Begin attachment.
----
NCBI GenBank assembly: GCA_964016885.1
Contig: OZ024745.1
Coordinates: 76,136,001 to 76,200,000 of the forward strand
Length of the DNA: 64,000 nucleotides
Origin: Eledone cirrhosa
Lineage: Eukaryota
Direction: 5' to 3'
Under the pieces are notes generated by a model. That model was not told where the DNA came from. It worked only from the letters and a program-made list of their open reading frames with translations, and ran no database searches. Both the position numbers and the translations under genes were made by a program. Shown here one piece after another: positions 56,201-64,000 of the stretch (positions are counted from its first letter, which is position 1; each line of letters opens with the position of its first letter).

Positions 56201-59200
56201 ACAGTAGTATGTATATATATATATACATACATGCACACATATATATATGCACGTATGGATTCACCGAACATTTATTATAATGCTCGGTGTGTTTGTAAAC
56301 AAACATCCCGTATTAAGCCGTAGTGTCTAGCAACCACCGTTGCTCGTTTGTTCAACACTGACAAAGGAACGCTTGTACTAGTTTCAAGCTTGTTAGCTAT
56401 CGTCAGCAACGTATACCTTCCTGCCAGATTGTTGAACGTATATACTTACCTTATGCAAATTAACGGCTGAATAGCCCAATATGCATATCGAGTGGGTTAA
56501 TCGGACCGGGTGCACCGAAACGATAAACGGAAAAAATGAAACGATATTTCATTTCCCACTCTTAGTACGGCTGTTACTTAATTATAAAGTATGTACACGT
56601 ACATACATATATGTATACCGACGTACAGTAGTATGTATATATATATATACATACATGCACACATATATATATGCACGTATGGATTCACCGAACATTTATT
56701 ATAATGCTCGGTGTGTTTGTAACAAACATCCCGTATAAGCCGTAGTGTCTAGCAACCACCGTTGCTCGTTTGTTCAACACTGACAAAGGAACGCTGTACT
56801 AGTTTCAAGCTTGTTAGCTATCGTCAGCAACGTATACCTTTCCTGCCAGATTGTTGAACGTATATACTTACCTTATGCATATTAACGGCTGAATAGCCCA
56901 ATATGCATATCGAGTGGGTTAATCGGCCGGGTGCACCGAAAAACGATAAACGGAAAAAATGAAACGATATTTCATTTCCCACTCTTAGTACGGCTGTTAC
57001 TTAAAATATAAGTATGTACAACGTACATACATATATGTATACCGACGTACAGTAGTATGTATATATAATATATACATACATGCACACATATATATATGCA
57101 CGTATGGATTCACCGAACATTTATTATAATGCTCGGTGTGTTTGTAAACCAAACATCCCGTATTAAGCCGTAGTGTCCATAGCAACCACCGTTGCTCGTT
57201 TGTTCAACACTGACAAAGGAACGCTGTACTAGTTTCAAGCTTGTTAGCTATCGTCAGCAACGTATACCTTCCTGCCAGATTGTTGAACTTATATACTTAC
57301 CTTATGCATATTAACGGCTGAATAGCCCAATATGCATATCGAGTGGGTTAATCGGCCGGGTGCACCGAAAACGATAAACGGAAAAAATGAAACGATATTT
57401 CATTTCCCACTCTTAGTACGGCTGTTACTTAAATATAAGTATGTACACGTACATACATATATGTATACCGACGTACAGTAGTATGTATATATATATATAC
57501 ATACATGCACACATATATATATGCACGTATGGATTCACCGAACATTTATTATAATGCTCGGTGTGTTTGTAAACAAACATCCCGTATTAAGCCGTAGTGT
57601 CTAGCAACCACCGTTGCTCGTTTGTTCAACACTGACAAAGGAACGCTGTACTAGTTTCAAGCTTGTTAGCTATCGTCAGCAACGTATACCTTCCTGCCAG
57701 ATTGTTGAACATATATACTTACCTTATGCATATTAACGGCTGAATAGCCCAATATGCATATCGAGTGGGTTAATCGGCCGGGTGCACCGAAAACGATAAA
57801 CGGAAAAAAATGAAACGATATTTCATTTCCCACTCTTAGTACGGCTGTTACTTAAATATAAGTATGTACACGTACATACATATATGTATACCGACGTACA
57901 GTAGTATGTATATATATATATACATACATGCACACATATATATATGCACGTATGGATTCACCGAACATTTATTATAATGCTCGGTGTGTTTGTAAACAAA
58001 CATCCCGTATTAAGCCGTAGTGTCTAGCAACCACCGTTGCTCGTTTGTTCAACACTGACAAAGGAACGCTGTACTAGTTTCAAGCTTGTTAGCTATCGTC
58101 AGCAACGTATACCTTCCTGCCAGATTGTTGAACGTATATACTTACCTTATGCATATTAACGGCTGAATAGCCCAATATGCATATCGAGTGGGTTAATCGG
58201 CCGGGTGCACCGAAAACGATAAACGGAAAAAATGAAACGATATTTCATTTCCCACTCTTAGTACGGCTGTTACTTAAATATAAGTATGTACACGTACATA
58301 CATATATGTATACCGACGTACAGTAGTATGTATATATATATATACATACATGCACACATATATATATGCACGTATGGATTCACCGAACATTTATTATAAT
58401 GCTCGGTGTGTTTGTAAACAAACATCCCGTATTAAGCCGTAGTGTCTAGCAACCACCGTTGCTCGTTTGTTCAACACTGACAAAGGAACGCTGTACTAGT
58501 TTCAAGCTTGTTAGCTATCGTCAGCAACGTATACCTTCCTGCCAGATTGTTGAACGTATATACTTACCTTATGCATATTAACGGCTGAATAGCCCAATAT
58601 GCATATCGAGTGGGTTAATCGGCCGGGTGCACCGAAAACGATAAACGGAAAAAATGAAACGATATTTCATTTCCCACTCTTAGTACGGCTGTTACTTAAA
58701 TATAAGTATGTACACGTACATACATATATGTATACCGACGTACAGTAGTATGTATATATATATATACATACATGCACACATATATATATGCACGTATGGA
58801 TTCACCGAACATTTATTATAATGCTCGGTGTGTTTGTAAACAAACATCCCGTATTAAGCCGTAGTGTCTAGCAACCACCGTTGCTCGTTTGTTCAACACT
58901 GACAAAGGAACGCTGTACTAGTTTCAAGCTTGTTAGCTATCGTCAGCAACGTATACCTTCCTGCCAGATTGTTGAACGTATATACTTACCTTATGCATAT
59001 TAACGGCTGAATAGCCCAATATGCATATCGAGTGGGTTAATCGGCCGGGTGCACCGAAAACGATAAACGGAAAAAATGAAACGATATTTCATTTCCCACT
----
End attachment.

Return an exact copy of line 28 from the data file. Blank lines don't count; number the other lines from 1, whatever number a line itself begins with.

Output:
58001 CATCCCGTATTAAGCCGTAGTGTCTAGCAACCACCGTTGCTCGTTTGTTCAACACTGACAAAGGAACGCTGTACTAGTTTCAAGCTTGTTAGCTATCGTC